When revising for an upcoming exam in complexity theory, I came across this problem on the final part of a question, which I was unable to solve:

$ TARGET = \{<G, t> : t\ is\ reachable\ from\ every\ other\ node\ in\ G\}$

Now we are allowed to use any standardly known problems that are NL-Hard in this part of the question. I considered between reducing from $REACH$ or $\overline{REACH}$, its complement - where $REACH$ is the standard NL-Complete problem. I thought perhaps $\overline{REACH}$ would reduce more naturally to $TARGET$ as the negation of $REACH$'s membership logical formula would be "$<G,s,t>$ where for all paths $P$ originating from $s$, $t$ is not on $P$".

However, I did not get very far from here. Then again, it is quite late in the evening and perhaps I am missing an obvious reduction here.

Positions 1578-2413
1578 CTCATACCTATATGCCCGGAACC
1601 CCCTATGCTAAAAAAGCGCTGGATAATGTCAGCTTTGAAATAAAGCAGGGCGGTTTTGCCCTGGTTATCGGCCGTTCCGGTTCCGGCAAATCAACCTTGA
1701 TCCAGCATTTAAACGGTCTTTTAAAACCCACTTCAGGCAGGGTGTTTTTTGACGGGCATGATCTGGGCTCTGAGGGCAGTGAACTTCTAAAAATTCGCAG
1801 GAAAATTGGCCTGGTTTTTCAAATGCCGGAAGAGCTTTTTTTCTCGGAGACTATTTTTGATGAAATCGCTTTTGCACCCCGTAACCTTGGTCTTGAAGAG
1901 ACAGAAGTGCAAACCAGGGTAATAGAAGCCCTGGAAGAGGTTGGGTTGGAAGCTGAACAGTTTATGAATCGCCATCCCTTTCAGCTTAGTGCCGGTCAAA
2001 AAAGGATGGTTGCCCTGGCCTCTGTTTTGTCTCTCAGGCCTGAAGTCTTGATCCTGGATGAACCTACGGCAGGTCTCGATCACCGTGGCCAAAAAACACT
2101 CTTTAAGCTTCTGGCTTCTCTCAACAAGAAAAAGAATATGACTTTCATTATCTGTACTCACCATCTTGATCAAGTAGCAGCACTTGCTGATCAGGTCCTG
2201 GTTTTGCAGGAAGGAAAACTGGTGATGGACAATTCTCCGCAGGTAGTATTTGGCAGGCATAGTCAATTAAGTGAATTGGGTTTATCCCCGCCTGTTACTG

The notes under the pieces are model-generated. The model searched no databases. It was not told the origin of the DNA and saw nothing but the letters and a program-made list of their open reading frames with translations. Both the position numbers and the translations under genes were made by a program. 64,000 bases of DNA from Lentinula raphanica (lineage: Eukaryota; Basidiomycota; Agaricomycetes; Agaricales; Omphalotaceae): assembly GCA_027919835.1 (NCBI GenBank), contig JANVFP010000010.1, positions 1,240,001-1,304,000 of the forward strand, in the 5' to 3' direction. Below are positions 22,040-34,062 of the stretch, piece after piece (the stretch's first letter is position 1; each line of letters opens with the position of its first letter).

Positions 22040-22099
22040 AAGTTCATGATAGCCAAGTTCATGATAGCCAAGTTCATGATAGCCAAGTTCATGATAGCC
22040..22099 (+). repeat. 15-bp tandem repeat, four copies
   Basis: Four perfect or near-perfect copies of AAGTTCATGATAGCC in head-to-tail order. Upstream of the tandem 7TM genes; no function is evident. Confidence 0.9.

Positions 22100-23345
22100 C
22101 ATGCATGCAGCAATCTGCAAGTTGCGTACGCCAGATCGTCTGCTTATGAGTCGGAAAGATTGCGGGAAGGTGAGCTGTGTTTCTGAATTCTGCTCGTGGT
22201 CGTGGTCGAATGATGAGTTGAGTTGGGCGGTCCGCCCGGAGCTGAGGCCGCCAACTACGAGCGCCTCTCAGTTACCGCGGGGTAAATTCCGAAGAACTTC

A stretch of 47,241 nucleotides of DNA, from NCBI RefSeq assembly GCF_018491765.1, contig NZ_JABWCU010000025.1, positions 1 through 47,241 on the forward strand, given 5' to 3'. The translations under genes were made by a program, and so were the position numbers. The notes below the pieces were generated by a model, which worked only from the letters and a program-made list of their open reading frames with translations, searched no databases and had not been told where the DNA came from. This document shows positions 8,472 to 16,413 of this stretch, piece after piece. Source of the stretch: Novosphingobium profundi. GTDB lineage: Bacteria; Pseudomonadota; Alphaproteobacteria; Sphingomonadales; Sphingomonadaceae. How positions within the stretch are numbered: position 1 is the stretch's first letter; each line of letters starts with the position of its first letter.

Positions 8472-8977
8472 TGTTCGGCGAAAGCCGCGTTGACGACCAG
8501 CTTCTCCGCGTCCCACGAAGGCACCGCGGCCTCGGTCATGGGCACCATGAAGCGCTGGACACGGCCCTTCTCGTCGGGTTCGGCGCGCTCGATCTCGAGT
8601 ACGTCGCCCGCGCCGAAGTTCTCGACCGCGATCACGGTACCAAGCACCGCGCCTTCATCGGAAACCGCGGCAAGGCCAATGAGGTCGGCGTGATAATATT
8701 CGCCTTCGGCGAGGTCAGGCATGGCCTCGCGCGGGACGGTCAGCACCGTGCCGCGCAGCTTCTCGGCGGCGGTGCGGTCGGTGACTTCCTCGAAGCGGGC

Many thanks for any hints and pointers!


Let us reduce REACH to TARGET. Given an instance $(G,s,t)$ of REACH, add edges from all nodes other than $s$ to $s$ to form a new graph $G'$. If $t$ is reachable from $s$ in $G$ then it is reachable from all other nodes in $G'$ using the new edges. Conversely, if $t$ is reachable from all other nodes in $G'$, then in particular it is reachable from $s$ in $G'$. Even if this path uses any of the new edges, all they can do is bring it back to the starting point, and so $t$ is reachable from $s$ already in $G$.

Altogether, we have shown that $(G,s,t)$ is a yes instance of REACH iff $(G',t)$ is a yes instance of TARGET.

  • $\begingroup$ Awesome, it seems so obvious now! $\endgroup$ – CowNorris Jun 10 at 12:31

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